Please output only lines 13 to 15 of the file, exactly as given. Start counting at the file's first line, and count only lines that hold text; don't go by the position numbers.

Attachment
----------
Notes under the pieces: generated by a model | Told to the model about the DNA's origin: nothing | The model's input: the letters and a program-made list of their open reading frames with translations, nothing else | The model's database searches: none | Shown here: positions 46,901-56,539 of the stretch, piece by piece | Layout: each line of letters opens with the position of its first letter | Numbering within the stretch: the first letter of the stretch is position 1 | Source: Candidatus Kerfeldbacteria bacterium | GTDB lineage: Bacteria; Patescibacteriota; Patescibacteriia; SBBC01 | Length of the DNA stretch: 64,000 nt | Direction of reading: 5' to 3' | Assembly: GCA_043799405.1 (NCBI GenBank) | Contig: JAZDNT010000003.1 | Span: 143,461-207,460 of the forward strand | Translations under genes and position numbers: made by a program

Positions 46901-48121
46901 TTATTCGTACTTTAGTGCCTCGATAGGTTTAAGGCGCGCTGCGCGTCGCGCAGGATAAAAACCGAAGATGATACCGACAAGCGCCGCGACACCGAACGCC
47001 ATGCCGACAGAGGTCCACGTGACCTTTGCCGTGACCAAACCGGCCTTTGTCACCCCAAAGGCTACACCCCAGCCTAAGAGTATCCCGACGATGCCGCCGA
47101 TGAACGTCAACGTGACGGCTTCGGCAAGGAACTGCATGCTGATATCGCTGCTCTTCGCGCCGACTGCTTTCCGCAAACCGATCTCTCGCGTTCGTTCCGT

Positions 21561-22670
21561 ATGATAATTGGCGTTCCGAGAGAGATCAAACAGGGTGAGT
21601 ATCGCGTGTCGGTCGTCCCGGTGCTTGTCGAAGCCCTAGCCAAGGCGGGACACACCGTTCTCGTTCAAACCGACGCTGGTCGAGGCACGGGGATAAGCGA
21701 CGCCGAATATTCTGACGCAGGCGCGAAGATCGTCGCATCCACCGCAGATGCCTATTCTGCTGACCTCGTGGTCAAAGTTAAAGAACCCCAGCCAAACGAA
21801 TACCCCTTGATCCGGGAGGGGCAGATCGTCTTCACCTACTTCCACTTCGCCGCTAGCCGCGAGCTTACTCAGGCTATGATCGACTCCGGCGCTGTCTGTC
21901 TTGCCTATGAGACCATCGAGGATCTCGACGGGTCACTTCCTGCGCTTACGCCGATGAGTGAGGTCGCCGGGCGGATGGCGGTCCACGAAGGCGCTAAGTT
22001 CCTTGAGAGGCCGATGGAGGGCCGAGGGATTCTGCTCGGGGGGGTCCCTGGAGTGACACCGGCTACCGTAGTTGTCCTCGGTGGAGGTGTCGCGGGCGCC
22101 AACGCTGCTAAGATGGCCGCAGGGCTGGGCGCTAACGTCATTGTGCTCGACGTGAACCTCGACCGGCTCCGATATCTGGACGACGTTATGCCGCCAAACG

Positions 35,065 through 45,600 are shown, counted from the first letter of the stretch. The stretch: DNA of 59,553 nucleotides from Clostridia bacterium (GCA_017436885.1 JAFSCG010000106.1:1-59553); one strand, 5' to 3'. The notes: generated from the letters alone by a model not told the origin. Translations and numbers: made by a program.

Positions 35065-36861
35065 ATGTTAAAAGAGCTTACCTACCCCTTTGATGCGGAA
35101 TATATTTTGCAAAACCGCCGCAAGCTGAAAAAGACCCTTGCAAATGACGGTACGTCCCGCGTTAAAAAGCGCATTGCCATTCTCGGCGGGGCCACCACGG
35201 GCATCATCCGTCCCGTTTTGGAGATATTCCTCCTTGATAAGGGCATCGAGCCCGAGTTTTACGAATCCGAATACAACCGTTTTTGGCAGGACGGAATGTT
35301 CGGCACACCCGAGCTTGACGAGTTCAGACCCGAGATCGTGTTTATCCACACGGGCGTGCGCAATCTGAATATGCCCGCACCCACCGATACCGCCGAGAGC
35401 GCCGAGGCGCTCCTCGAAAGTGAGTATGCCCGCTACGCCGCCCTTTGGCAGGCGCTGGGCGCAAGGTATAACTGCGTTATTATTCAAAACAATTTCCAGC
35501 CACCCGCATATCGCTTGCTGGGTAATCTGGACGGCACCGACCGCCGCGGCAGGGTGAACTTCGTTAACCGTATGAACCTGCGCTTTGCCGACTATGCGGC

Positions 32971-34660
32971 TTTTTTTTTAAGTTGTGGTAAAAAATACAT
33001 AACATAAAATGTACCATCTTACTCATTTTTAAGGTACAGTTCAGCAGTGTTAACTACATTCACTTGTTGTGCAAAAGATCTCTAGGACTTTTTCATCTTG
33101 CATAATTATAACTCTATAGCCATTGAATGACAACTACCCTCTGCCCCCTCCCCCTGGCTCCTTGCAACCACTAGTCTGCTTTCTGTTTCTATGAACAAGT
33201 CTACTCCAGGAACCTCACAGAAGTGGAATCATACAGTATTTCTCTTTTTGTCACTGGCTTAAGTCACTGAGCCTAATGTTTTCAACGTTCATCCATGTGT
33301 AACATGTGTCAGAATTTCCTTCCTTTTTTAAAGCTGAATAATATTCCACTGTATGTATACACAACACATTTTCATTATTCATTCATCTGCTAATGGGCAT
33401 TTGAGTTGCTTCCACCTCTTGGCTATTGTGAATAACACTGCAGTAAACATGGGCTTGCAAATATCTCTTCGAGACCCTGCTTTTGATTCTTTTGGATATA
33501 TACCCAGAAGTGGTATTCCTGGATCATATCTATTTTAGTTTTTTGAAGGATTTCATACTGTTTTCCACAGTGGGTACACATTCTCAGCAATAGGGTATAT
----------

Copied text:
22101 AACGCTGCTAAGATGGCCGCAGGGCTGGGCGCTAACGTCATTGTGCTCGACGTGAACCTCGACCGGCTCCGATATCTGGACGACGTTATGCCGCCAAACG

Positions 35,065 through 45,600 are shown, counted from the first letter of the stretch. The stretch: DNA of 59,553 nucleotides from Clostridia bacterium (GCA_017436885.1 JAFSCG010000106.1:1-59553); one strand, 5' to 3'. The notes: generated from the letters alone by a model not told the origin. Translations and numbers: made by a program.

Positions 35065-36861